The white paper has pointed out myriad problems in the economy but plausible solutions are there. However, the government is also coming up with the first federal budget by the last week of May, 2018 and relevant programmes and policies. As the Finance Minister is well-versed in the economy of the country due to his experience with working as Vice-Chairman of the National Planning Commission and the Governor of Nepal Rastra Bank, the upcoming budget and the government’s policies and programmes are expected to incorporate reform measures for the improvement of the ailing economy.
The Finance Minister is in favour of investments in productive sectors, such as agriculture, tourism and hydropower. The share of investments in such sectors is growing, which is a positive indicator for the economy. Inward remittances are one of the pillars of the economy. However, remittance money has been on the decline for the last few months due to problems in destination countries, like Qatar and Malaysia. It is, however, reported that remittance funds are diverted to the unproductive sector, like social obligations, purchase of property and consumption. Still, remittances are supportive of the economy and their dwindling inflows have worried the country.
In view of the dreary economy, it is high time the government did something to revive the economy. As the county is import-dependent even for small things, domestic production needs to be accelerated. The country was once an exporter of food grain. Now, the country tends to import almost everything. So import-substitution needs to be resorted to by gradually decreasing imports. For this, agriculture needs to be prioritised on an unprecedented scale. It need not be reiterated that the country is very favourable from an agrarian point of view. Still, the country seems to prefer human settlements to agriculture. When Israel can make headway in agriculture despite having an agriculture-hostile environment, there is no question of the country not being able to revive its past agricultural glory. Similarly, the county needs to emphasise industrialisation. The raw materials can be managed to a great extent from internal resources. The state of de-industrialisation seen in the country needs to be halted.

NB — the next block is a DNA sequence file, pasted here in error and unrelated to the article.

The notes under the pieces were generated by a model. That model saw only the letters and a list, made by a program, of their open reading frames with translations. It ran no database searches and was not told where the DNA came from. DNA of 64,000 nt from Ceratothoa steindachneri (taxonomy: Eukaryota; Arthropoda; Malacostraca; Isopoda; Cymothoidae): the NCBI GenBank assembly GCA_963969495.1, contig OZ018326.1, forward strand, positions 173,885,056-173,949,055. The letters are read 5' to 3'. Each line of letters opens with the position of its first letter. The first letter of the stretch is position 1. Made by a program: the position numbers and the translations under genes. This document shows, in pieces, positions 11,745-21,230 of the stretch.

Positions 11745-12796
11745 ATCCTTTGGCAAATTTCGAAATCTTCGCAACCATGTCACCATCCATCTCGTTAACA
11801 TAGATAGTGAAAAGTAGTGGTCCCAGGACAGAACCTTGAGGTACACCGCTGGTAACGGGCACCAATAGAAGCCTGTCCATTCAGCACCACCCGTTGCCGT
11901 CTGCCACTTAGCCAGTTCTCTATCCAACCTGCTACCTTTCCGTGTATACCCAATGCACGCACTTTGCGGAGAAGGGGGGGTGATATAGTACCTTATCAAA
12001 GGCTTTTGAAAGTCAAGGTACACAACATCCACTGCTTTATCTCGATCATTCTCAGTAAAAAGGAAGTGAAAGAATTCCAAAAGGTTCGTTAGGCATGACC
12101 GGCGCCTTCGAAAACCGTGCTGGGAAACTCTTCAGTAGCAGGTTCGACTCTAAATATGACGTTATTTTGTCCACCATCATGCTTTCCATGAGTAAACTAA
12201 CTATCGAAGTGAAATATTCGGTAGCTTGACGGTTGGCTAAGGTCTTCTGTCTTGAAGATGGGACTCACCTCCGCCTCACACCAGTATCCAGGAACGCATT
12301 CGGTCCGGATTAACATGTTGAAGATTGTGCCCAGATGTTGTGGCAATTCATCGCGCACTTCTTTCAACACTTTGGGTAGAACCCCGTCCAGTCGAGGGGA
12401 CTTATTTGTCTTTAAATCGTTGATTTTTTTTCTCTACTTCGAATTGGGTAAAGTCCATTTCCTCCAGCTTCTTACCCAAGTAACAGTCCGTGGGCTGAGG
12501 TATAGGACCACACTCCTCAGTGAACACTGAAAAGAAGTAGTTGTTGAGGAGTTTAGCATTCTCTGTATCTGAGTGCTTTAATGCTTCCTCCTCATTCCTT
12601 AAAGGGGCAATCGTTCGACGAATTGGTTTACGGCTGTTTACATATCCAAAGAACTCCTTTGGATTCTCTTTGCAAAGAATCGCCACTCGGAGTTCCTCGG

The other factors are development of hydropower and tourism. The hydropower sector is now showing signs of improvement with several hydropower projects being implemented or in the process of being implemented. With regard to the tourism sector, infrastructure development is required. There are several touristic spots in the country but lack of infrastructure like roads and accommodation facilities is hampering the development of the tourism sector to the desired extent. Just announcing the target without paying heed to the basic infrastructure will not work at all.
Attracting foreign investments is equally crucial to make the economy better. An investment-friendly environment is required to lure not only foreign investments but also domestic investments. Peace, security and political stability are a sine qua non for creating a conducive investment ambience.

Further, controlling fiscal anarchy and growing corruption is a must. As stated in the white paper, waiving huge amounts of money running into billions of rupees in the name of amicable tax settlement is not desirable. It is obviously a form of fiscal anarchy. The white paper has, in a sense, given guidelines on how to improve the economy of the country that is sliding day by day. The government should, therefore, adopt strong measures to improve the economy. After all, the country cannot graduate to the status of developing country by 2022 without improving its economy.